In the last few months we’ve been highlighting new research that illustrates the power of individuals to influence their genetic expression through basic lifestyle choices, whether through diet, exercise, or avoidance of pollution. The message, as always, is that we aren’t passive victims to aging or any propensities in our genetic heritage. How we live determines when and to what extent certain genes will be activated or turned off, genes that control our immune function and inflammatory response, genes that influence our aging process as well as our chances of developing or avoiding disease.
This groundbreaking area of research now includes evidence  that invoking the body’s natural relaxation response can substantially direct the expression of genes related to physiological stress response. It’s a premise that’s been at the heart of many traditional medicine philosophies for thousands of years, now illuminated by collaborative research at the Genomics Center at Beth Israel Deaconess Medical Center and the Benson-Henry Institute for Mind/Body Medicine at Massachusetts General Hospital. As Herbert Benson, M.D. and one of the primary co-authors of the study explains , “For hundreds of years Western medicine has looked at mind and body as totally separate entities, to the point where saying something ‘is all in your head’ implied that it was imaginary. Now we’ve found how changing the activity of the mind can alter the way basic genetic instructions are implemented.”
Stress, after all, can have a dramatic bearing on overall health. The stress response, the study’s authors explain , “can manifest as system-wide perturbations of cellular processes” and has been associated with “accelerated aging at the cellular level, shortened telomeres, low telomerase activity, decreased anti-oxidant capacity, increased oxidative stress” and “increased vulnerability to a variety of disease states.”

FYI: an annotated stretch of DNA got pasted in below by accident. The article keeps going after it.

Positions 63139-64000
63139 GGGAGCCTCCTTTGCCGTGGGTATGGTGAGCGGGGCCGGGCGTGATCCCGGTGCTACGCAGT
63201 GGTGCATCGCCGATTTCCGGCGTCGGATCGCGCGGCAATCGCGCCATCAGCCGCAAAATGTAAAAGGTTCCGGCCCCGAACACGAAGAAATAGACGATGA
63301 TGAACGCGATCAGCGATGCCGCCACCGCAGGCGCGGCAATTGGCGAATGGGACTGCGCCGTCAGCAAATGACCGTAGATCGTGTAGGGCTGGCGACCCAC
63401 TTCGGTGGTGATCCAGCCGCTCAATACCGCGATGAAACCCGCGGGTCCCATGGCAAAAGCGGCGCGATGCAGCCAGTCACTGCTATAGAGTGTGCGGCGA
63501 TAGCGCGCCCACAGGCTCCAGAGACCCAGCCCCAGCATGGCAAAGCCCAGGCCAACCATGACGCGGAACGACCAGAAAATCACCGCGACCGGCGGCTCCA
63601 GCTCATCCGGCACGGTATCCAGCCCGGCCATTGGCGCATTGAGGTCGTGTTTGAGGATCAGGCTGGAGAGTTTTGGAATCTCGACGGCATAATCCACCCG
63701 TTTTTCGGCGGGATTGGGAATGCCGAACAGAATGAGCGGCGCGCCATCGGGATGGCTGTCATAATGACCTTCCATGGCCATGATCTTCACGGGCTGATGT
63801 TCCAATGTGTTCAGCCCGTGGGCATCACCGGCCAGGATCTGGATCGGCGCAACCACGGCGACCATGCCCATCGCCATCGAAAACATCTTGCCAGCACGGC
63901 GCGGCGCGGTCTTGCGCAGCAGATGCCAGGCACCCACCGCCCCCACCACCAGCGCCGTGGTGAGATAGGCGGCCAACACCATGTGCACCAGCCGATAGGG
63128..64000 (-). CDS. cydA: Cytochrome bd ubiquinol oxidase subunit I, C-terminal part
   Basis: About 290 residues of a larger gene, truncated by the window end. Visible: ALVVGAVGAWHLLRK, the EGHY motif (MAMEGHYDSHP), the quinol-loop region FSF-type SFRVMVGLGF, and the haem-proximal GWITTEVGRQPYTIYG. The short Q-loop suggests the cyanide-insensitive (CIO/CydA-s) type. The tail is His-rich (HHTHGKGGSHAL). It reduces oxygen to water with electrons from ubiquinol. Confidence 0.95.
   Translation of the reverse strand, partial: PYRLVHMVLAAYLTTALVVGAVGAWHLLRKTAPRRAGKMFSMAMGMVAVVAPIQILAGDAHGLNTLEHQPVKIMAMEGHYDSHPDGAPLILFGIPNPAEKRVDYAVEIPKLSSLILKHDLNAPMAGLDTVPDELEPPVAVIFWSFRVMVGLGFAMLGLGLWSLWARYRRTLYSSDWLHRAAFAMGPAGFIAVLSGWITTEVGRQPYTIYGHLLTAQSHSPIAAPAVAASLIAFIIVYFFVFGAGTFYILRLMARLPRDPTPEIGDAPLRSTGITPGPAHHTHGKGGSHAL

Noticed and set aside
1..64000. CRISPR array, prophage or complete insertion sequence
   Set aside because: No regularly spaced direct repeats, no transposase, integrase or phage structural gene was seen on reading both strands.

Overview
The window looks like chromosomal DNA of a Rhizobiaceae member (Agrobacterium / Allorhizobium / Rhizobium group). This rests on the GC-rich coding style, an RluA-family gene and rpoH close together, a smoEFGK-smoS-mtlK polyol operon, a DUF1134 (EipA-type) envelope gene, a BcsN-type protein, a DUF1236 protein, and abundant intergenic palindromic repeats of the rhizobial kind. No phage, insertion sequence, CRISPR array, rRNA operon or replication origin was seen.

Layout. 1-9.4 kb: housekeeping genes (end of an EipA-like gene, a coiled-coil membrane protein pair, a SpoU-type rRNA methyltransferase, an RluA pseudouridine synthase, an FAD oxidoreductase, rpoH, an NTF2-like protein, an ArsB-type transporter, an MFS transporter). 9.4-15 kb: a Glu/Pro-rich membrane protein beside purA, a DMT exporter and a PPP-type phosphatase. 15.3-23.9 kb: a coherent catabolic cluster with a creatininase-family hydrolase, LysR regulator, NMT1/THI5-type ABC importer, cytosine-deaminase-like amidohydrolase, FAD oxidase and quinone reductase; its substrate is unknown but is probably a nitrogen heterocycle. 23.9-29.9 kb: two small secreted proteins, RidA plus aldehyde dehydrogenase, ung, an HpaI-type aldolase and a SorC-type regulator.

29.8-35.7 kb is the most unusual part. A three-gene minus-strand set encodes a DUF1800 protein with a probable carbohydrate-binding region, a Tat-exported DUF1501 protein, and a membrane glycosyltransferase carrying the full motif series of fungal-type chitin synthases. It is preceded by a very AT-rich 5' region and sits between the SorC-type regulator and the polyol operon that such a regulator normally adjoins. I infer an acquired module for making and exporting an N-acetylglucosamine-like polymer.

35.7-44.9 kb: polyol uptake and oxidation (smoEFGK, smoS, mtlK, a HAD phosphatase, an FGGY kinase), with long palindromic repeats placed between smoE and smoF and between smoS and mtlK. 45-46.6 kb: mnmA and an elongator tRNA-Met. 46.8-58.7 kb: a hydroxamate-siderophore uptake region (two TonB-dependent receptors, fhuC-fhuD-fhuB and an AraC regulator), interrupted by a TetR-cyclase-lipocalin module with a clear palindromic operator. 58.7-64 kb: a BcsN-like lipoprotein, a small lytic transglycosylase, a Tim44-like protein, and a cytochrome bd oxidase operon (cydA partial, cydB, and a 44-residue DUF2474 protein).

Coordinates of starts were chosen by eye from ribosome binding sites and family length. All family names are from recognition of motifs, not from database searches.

On the flip-side of this damaging physiological state is the relaxation response, the state of “deep rest” that is characterized by “decreased oxygen consumption, increased exhaled nitric oxide, and reduced psychological distress.” RR, as it’s commonly referred to, has been “clinically effective” in treating the symptoms of disorders as varied as cardiovascular disease, autoimmune dysfunction, inflammatory conditions, and chronic pain. According to the study  authors, any mind-body activity that elicits the relaxation response has the power to impact genetic expression. Their discussion includes more than the often studied transcendental meditation and Qi Gong practices but recommends methods such as “various forms of meditation, repetitive prayer, yoga, tai chi, breathing exercises, progressive muscle relaxation, biofeedback, [and] guided imagery.”
The study compared the gene expression patterns (as shown through blood transcription profiles) of 19 “healthy, long-term practitioners of daily RR practice” with 19 healthy control subjects. In a second phase of the study, the control group received eight weeks of RR training. The results were then validated by a second study following the same protocol in a smaller cohort.
The best news? Although long-time practitioners of RR activities showed the most pronounced physiological and genetic expression benefits, the subjects who received only eight weeks of RR training already exhibited changes in gene expression  patterns related to “inflammation, programmed cell death and how the body handles free radicals.”
Our response? As one of the study’s authors noted, this study is important “because of its focus on gene expression in healthy individuals rather than in disease states.” So often in the media we hear about the promise of epigenetic research for the purpose of treating those who suffer from disease. While we applaud that potential, we think the power of this research to help healthy individuals maintain/enhance their health over their lifetimes is no less significant. That just happens to be what this blog is all about, after all.
And we liked hearing that you don’t need to “do” a specific approach such as a particular form of meditation. We know we’re all drawn to different “relaxation” approaches. Some of can sit on a pillow and happily and easily delve into the quiet zone. Others of us prefer a more active, physical form of meditation like tai chi. Some of us find we’re best suited for a guided imagery approach. Still others gravitate toward a more spiritual mode. This study shows you don’t have to fit your square peg into a round hole to get the full mind-body benefit. To lightheartedly mix our metaphors, it’s nice to hear it confirmed that we can have our cake and eat it too. Cake? Well, you know what we mean.
Finally, while many of us follow the “Primal” practice in our diets and exercise programs, this study is a great reminder that it’s not only what we take on and take in but how we “turn off” that matters to our well-being. With that said, we’re thinking a meditation room sounds like a nice addition to the office? Mark?
How does this study make you think about a relaxation practice? Already a RR guru? A meditation newbie or interested sideliner? Send us your thoughts on what role RR plays in your health routine? And thanks for your thoughts!